Taipei Dome isn’t banks’ burden: Ko Farglory says will negotiate with any party if necessary
Taipei Mayor Ko Wen- je (
) yesterday said he did not ask local banking groups to take over the responsibilities of the Taipei Dome from local construction consortium Farglory Group ( ).
The dome’s construction and managing company had missed a key deadline for acquiring a new license for continuing construction on the dome on Monday, June 15.
The deadline was imposed after Ko’s administration turned down Farglory’s extension application on Feb. 17 this year, after the consortium failed to deliver the dome on Dec. 28, 2014 as agreed upon in the original contract.
Following the expiration of the deadline, the company is currently in a state of contract breach and illegitimate operation.
On Monday, Ko had said that the city government’s Taipei Dome Project Task Force had convened to formulate four response strategies regarding the company’s failure to complete city government- ordered modifications and repair work by the deadline.
Though the mayor had veiled the strategies from local media and the public, a previous statement from Taipei Deputy Mayor Teng Chia- chi (
) had revealed the basic ideas of the said strategies.
One of the plans, which was confirmed as an option by Teng yesterday, would enable the city government to transfer the responsibilities of the dome from Farglory to bank organizations.
Teng said in accordance with Article 19.4 of the build- operate- transfer contract between Taipei and the consortium, the city has the right to report the company’s failures to complete required tasks by a set deadline to the dome’s financing institutions, so as to determine whether such banking organizations should take over the project.
The city will also hold meetings with the said banking organizations for further discussions, Teng said, and Farglory will be tasked with completing the construction of the dome’s foundation should banks be willing to take over the dome’s responsibilities.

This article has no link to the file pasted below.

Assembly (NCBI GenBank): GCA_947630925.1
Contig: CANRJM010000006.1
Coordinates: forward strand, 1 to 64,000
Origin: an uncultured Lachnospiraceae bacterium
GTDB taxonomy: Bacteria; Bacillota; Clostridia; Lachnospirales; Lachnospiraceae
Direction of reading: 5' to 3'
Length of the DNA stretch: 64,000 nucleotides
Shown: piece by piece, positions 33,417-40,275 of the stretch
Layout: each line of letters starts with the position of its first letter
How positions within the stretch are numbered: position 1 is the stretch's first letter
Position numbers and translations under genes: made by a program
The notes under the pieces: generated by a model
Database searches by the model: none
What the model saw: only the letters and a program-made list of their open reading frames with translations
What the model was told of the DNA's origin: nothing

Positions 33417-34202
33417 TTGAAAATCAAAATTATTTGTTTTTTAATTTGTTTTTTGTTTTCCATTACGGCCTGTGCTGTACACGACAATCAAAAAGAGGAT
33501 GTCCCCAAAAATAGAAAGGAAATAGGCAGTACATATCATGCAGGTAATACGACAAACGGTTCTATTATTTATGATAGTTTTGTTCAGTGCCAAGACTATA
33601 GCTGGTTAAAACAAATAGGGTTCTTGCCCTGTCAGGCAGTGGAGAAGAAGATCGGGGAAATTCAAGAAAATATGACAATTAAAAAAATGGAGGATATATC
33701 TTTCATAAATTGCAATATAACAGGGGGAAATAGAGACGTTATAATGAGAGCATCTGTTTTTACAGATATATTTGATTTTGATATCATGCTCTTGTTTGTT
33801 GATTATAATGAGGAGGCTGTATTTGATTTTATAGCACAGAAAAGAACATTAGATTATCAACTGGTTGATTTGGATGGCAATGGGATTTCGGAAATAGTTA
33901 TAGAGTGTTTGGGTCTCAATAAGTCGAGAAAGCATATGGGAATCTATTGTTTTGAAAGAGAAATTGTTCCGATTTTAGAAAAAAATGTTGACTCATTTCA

However, bank groups were reportedly surprised by Teng’s announcement, with several executives saying that they do not understand the definition of the dome’s “responsibilities.”
Ko and MOF Stress Takeover is Only a Recommendation
In response to the potential transfer of the dome’s responsibilities, Farglory’s spokesman Yang Shun- chin ( ) came forward yesterday to say that the Taipei government is constantly going back on its own words.
Yang also said that the company is willing to make any proper negotiations with any party if necessary.
During a press conference yesterday, Ko clarified what Teng had intended to say, and stated that neither he nor the city is telling local banks to take over the responsibilities of the Taipei Dome.
Ko said that the regulations and contracts must be honored, and not imposed at the say- so of a government organization. As such, it is the city’s duty to first communicate and discuss with banks before any ideas are set in stone.
The mayor also said that his administration has abided by their policy and mission since the day he took office, unlike what Yang’s statement suggested.
The Ministry of Finance ( MOF) also backed the mayor yesterday, stating that Ko merely wants to communicate with local banks.
The debate on whether it is proper or necessary for banks to take over the dome is nonexistent, said Deputy Finance Minister Wu Tang- chieh (
) , since Ko and his administration did not directly suggest a takeover evaluation from local banks.
Taipei Mayor Ko Wen-je ( ) speaks during a press conference in Taipei, yesterday. Ko said that he did not ask local bank groups to take over the responsibilities of the Taipei Dome from local construction consortium Farglory Group, unlike the statement given by his Deputy Mayor Teng Chia-chi.